Here’s something that’s been sorely missing on this blog for awhile … food. I used to do so well, cooking all week for nourishment and experimenting all weekend for stress relief. But I haven’t been doing any of that lately. I think it means I’m less stressed out, but also busier, if that’s even possible. Plus, who wants to cook (or eat) when it’s 100 degrees outside?
Lately I’ve been eating the weirdest things for dinner. Like peanut butter on a handful of Triscuits. The other night I ate shrimp salad on saltines with sesame noodles. This is what happens when you go to the grocery store hungry. My go to, weeknight, starving when I get home at 9 p.m. dinner, though, is egg salad. It makes a killer packable lunch too. All you need are 2 eggs, some mayo and a nice piece of crusty bread. Everyone has that in the fridge, so you can make a feast for yourself in 15 minutes. And when you want, you can also make it fancy.
When I lived in New York, there was a chain of European (well, Euro-style, at least) cafes called Le Pain Quotidien. They have great coffee and beautiful pastries, and everyone sits at long, rustic, wooden communal tables. Ooh la la. But the highlight is the tartine sandwiches — all manner of French-style, open-faced sandwiches served with tart cornichons (tiny pickles) and a green salad. They are delicious, and eating them makes me feel so cosmopolitan. As if I am dining on the sidewalk in Paris, instead of just the loud, dirty corner of 57th Street.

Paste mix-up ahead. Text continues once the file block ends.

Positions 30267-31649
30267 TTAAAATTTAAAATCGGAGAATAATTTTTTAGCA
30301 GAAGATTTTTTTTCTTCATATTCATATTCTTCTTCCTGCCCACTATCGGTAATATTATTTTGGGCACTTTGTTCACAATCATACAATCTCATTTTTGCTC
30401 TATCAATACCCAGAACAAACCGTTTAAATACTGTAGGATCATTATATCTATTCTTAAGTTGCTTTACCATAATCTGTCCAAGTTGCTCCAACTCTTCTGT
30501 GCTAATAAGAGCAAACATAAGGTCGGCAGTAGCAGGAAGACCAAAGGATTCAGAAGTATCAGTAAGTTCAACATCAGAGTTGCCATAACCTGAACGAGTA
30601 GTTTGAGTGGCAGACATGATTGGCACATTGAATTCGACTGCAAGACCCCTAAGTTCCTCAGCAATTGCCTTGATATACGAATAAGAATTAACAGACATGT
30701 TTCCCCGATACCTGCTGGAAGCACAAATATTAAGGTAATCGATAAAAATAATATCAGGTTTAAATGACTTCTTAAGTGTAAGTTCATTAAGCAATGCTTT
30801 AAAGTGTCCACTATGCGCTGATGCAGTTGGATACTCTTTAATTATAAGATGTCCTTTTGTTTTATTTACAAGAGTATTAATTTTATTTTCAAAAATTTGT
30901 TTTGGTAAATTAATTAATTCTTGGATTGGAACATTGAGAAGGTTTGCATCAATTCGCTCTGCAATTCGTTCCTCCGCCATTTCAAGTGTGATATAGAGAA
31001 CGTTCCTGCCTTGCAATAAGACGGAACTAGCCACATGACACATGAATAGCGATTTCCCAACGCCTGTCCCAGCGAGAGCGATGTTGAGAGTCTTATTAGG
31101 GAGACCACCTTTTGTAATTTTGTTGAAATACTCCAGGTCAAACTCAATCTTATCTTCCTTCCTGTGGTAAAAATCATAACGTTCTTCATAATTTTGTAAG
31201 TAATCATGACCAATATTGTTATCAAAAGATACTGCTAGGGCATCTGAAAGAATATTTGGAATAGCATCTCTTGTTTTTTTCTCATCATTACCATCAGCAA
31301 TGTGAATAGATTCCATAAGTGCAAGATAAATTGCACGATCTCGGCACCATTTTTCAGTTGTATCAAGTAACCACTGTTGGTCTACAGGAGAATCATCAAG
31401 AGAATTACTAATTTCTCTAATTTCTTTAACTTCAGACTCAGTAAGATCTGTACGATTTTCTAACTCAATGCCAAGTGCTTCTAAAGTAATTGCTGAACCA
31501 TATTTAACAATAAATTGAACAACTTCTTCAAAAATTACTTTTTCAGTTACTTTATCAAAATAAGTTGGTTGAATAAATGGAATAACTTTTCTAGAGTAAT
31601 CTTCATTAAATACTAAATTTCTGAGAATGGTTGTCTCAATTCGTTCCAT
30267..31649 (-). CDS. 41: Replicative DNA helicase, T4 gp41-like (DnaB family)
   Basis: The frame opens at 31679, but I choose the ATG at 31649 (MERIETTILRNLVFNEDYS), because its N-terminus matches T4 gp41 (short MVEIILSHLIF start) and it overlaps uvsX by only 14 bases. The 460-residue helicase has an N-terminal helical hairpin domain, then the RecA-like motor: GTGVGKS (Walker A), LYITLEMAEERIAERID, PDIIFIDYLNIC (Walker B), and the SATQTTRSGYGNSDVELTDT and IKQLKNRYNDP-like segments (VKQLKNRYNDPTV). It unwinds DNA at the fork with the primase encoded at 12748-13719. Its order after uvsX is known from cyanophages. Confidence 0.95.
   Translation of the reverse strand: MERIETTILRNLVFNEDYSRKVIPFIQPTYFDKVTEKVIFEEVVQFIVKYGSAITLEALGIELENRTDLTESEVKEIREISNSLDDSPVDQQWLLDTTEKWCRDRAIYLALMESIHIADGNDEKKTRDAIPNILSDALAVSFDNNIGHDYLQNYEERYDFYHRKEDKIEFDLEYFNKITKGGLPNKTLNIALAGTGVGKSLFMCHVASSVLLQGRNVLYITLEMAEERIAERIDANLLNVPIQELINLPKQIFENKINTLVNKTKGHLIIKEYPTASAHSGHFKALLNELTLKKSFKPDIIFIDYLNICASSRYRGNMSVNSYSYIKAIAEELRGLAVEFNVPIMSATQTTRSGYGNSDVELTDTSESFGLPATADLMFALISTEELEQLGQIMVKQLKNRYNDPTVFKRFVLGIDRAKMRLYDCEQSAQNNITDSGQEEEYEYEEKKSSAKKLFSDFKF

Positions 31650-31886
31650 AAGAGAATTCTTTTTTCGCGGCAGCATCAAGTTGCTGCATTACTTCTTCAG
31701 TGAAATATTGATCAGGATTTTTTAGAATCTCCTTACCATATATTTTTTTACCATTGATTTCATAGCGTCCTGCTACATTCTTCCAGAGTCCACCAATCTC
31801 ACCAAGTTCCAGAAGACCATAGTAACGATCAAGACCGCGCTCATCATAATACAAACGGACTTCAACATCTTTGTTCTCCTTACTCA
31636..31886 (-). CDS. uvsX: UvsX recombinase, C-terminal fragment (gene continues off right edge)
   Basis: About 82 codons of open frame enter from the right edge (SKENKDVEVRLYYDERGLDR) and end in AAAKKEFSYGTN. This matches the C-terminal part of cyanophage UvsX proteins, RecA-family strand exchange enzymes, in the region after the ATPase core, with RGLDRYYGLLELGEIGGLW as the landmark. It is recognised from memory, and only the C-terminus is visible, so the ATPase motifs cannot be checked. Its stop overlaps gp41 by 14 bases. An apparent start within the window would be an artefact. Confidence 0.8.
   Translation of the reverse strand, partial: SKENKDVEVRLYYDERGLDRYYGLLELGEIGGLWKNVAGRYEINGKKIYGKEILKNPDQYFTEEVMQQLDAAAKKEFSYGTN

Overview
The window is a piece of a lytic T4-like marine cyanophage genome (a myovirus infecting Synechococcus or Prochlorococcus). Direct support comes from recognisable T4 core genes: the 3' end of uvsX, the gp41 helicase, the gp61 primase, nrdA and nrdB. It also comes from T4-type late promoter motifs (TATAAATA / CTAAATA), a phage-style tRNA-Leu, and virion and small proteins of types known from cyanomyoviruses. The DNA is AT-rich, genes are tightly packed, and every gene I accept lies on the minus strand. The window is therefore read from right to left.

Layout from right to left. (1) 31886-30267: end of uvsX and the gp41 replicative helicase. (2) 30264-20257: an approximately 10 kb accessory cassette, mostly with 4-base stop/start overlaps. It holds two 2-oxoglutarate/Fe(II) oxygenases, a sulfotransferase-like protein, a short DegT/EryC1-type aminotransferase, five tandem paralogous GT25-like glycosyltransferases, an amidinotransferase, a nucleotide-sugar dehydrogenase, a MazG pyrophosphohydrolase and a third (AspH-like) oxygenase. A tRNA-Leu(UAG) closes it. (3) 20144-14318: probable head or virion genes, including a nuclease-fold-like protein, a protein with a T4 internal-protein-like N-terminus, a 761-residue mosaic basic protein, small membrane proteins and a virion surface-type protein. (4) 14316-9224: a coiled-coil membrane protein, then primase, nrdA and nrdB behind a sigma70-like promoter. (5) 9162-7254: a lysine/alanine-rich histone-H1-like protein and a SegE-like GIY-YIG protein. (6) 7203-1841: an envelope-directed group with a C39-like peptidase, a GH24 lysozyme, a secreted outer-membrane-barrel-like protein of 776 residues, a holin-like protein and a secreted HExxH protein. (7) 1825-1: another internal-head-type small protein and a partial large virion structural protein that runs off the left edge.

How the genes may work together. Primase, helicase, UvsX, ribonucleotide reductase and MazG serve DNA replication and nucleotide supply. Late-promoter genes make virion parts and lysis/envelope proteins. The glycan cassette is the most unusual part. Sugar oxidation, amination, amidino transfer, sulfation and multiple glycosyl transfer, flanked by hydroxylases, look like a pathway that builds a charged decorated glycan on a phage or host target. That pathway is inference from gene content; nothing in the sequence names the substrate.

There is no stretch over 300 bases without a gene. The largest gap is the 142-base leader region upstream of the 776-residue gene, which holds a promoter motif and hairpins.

My favorite tartine at Le Pain Quotidien is the egg salad, and they make theirs with a few unique ingredients. The French may love mayonnaise, but here they actually use olive oil as a binder. It may sound odd, but it’s very good. Even I, a mayonnaise connoisseur, didn’t even miss it. In fact, the olive oil somehow makes the egg salad lighter and more buttery. The other special ingredient adds a shock of salt and tang: capers. Capers are apparently a berry from the caper, or Flinders rose, bush. The little, green berries are often pickled and used in Italian and Meditteranean dishes. To me they’re naturally kind of bitter, and then the pickling adds a vinegar bite. I confess I’m not often a caper fan because the flavor can be quite overwhelming, so I enjoy them when used sparingly or hidden in other dishes. In this, they are a great complement.
So, the next time you want to transform your home into a Parisian sidewalk cafe and feel a little fancy, try this egg salad. It’s much cheaper than the plane ticket.
|Fancy Egg Salad
2 large eggs
To boil the eggs, place them in a pot and fill with cold water just to cover them. Heat the water on high until it boils, then turn it off, cover the pot and let the eggs sit for 10-15 minutes. This apparently helps to prevent that green ring that can appear around the yolk, but I don’t care so much about that.
Remove the eggs from the water, and let cool or run cold water over them until they’re cool enough to handle. Peel and slice into a bowl.
Using a pastry blender (or a fork), mash the eggs until there are only small chunks.
Chop the capers and add them to the eggs.
Add the olive oil and mix everything together. At this point, you should taste it and add as much salt and pepper as you like. If the consistency is too dry, or you like yours creamier, add more oil a little bit at a time.
Spread the salad on a good piece of toasted bread. I didn’t have any, but you could add herbs or top with sprouts or shaved radishes or even mixed greens to make it truly fancy.